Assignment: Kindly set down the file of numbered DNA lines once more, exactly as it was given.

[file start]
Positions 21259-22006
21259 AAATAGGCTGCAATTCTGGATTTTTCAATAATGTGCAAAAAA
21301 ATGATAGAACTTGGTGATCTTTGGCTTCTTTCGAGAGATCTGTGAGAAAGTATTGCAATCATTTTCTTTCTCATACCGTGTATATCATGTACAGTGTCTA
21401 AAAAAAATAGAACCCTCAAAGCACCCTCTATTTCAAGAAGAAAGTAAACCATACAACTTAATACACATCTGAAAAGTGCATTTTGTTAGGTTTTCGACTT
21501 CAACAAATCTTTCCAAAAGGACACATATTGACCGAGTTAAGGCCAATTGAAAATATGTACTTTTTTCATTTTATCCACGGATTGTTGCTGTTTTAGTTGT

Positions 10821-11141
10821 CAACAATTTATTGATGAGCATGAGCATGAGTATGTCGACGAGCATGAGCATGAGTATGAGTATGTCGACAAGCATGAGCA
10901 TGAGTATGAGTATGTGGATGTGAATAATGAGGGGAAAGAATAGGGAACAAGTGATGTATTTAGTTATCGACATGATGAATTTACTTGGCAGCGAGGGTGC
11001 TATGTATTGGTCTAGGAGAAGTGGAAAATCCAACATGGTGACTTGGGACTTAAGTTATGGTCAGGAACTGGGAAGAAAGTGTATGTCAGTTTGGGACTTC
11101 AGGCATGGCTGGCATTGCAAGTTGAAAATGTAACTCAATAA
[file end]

Positions 21259-22006
21259 AAATAGGCTGCAATTCTGGATTTTTCAATAATGTGCAAAAAA
21301 ATGATAGAACTTGGTGATCTTTGGCTTCTTTCGAGAGATCTGTGAGAAAGTATTGCAATCATTTTCTTTCTCATACCGTGTATATCATGTACAGTGTCTA
21401 AAAAAAATAGAACCCTCAAAGCACCCTCTATTTCAAGAAGAAAGTAAACCATACAACTTAATACACATCTGAAAAGTGCATTTTGTTAGGTTTTCGACTT
21501 CAACAAATCTTTCCAAAAGGACACATATTGACCGAGTTAAGGCCAATTGAAAATATGTACTTTTTTCATTTTATCCACGGATTGTTGCTGTTTTAGTTGT

Positions 10821-11141
10821 CAACAATTTATTGATGAGCATGAGCATGAGTATGTCGACGAGCATGAGCATGAGTATGAGTATGTCGACAAGCATGAGCA
10901 TGAGTATGAGTATGTGGATGTGAATAATGAGGGGAAAGAATAGGGAACAAGTGATGTATTTAGTTATCGACATGATGAATTTACTTGGCAGCGAGGGTGC
11001 TATGTATTGGTCTAGGAGAAGTGGAAAATCCAACATGGTGACTTGGGACTTAAGTTATGGTCAGGAACTGGGAAGAAAGTGTATGTCAGTTTGGGACTTC
11101 AGGCATGGCTGGCATTGCAAGTTGAAAATGTAACTCAATAA